Diospyros (Diospyros impolita)

GenusDiospyros (1)

Diospyros impolita is classified as Vulnerable (VU) on the IUCN Red List (1).

Diospyros impolita is a rather poorly known tree species found only on the island of New Caledonia, in the southwest Pacific (1). It belongs to the Ebenaceae family, a group of small trees and shrubs which includes the ebonies and persimmons. Little information is available on Diospyros impolita, but like other members of this group it is likely to be characterised by having black bark, roots and heartwood (2) (3). Most Diospyros species grow as small- to medium-sized trees of the forest understory (3).

The leaves of Diospyros species are alternate and have smooth margins. The male flowers usually grow in small clusters, known as inflorescences, which arise from the leaf axils (the points where the leaves meet the stem of the plant). The female flowers are generally larger and slightly different in shape to the male flowers, and usually grow alone (2) (3).

In most Diospyros species, the flowers are articulated at the base and are regular in shape. The petals are commonly fused into a tube, usually with three to eight contorted lobes at the tip (2) (3). Like other members of the Ebenaceae family, Diospyros impolita probably has white, cream or pinkish flowers (2).

Diospyros impolita is endemic to New Caledonia, where it is known only from dry forests between Bourail and Poya, on the west coast of the island. The total area occupied by this species is estimated at just 52 square kilometres (1).

Found mostly on calcareous and other sedimentary soils (4) (5), Diospyros impolita occurs in dry forests below elevations of about 300 metres (1) (4). Also known as ‘sclerophyll forests’, the dry forests of New Caledonia usually consist of relatively dense trees of about 9 to 12 metres in height, and have a thick understory of shrubs and grasses (6).

Little information is available on the specific biology of Diospyros impolita. However, like other Diospyros species it is likely to have separate male and female flowers, which are usually borne on separate plants (2) (3). The flowers are probably pollinated by insects (3).

The fruit of Diospyros species is a berry, which may contain between 1 and 16 seeds. The fruits and seeds of these species are typically dispersed by birds or mammals, but the fruits have a very astringent taste until they are ripe (2) (3).

Diospyros impolitais known from just eight locations within its restricted range (1). The dry forests in which this species occurs are one of the most threatened tropical dry forest habitats in the world (1) (6) (7), having been reduced to just one or two percent of their original extent (1) (8). The forest that does remain is highly fragmented, and often degraded (1) (7) (9).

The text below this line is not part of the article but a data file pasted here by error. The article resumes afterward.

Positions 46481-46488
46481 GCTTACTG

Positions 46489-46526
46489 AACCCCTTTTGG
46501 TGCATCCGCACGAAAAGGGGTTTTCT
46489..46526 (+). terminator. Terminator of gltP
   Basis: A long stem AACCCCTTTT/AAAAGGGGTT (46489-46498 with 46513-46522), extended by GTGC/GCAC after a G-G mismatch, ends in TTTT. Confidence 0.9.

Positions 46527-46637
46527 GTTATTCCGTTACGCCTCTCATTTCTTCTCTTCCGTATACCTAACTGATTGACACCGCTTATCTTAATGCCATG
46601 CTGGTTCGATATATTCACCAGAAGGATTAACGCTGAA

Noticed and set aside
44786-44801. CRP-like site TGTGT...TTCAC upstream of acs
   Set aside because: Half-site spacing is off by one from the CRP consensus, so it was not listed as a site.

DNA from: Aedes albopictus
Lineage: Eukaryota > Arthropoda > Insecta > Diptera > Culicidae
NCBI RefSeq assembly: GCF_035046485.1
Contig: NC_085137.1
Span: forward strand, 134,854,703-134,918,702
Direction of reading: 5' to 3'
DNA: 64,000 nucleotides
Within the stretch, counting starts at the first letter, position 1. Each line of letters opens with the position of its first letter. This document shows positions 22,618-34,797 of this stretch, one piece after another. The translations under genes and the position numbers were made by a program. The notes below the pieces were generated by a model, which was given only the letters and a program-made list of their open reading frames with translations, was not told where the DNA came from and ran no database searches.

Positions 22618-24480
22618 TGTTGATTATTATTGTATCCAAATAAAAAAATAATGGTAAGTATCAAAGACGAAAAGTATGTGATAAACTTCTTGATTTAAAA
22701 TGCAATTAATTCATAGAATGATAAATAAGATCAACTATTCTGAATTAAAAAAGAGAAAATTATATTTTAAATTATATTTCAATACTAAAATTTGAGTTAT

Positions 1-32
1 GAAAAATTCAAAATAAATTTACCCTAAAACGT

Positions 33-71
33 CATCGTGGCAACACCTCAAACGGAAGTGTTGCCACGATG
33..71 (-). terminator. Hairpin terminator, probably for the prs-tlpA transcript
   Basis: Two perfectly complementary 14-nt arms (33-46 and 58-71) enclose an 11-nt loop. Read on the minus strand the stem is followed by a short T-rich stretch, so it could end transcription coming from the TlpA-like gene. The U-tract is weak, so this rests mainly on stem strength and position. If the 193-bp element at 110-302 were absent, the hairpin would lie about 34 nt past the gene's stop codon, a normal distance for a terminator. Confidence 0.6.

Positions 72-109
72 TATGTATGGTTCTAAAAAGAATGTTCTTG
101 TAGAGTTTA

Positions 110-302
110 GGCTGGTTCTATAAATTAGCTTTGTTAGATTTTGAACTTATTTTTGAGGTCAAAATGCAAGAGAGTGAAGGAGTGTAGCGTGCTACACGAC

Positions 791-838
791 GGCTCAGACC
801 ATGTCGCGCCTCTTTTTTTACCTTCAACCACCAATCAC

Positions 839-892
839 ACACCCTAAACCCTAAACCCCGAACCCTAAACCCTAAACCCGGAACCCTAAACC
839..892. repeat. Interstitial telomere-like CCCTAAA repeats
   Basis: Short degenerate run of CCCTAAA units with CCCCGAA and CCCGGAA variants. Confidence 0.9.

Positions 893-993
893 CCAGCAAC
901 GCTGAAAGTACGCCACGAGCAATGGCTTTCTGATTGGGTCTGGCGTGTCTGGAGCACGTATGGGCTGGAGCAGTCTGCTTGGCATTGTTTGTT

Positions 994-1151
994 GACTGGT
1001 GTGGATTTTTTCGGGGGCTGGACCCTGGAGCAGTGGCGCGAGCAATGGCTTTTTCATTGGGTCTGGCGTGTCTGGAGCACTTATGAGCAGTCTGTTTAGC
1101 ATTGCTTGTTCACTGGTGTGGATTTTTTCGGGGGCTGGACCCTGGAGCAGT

One of the main threats to New Caledonia’s dry forests is clearance for agriculture and cattle grazing. Grazing and trampling by cattle and other introduced species, such as pigs and the Javan rusa (Rusa timorensis), has also degraded the forest and prevented it from regenerating (1) (6) (8) (9). The Javan rusa, or rusa deer, also damages trees by rubbing its antlers against them (1).

A further threat to New Caledonia’s dry forests, and to populations of Diospyros impolita, comes from uncontrolled fires which sweep across the lowlands each year during the dry season (1) (6) (7) (8). These fires are likely to become more frequent and severe due to climate change, which may also cause repeated periods of drought (8). Nickel mining has also caused widespread deforestation and erosion on New Caledonia (7) (8).

New Caledonia is recognised as a global ‘hotspot’ of biodiversity (7). Around 75 percent of the island’s plants are found nowhere else (4) (7) (8) (9), and the dry forests alone contain 59 endemic plant species, including Diospyros impolita (9). Although this unique habitat remains largely unprotected (4) (7) (9), Diospyros impolita is reported to occur in two protected areas (1).

General conservation measures recommended for New Caledonia include expanding and improving the protected area network, controlling introduced species, undertaking habitat restoration, controlling and limiting forest fires, and introducing strict mining regulations (4) (6) (7) (9). Organisations such as Conservation International and WWF are working to address some of these issues, as well as to raise public awareness of the unique dry forest habitat (6) (10).

Find out more about conservation on New Caledonia:

This information is awaiting authentication by a species expert, and will be updated as soon as possible. If you are able to help please contact:

  1. IUCN Red List (May, 2011)
  2. Heywood, V.H. (1978) Flowering Plants of the World. Oxford University Press, Oxford.
  3. Kubitzki, K. (Ed.) (2004) The Families and Genera of Vascular Plants. Volume VI: Flowering Plants. Dicotyledons: Celastrales, Oxalidales, Rosales, Cornales, Ericales. Springer-Verlag, Berlin and Heidelberg.
  4. Jaffré, T., Bouchet, P. and Veillon, J.M. (1998) Threatened plants of New Caledonia: is the system of protected areas adequate? Biodiversity and Conservation, 7: 109-135.
  5. Morat, P., Jaffré, T. and Veillon, J.M. (2001) The flora of New Caledonia’s calcareous substrates. Adansonia, 23(1): 109-127.
  6. WWF - New Caledonia Dry Forests (May, 2011)
  7. Conservation International: Biodiversity Hotspots - New Caledonia (May, 2011)
  8. Secretariat of the Pacific Regional Environment Programme - New Caledonia (May, 2011)
  9. Bouchet, P., Jaffré, T. and Veillon, J.M. (1995) Plant extinction in New Caledonia: protection of sclerophyll forests urgently needed. Biodiversity and Conservation, 4: 415-428.
  10. Conservation International - New Caledonia (May, 2011)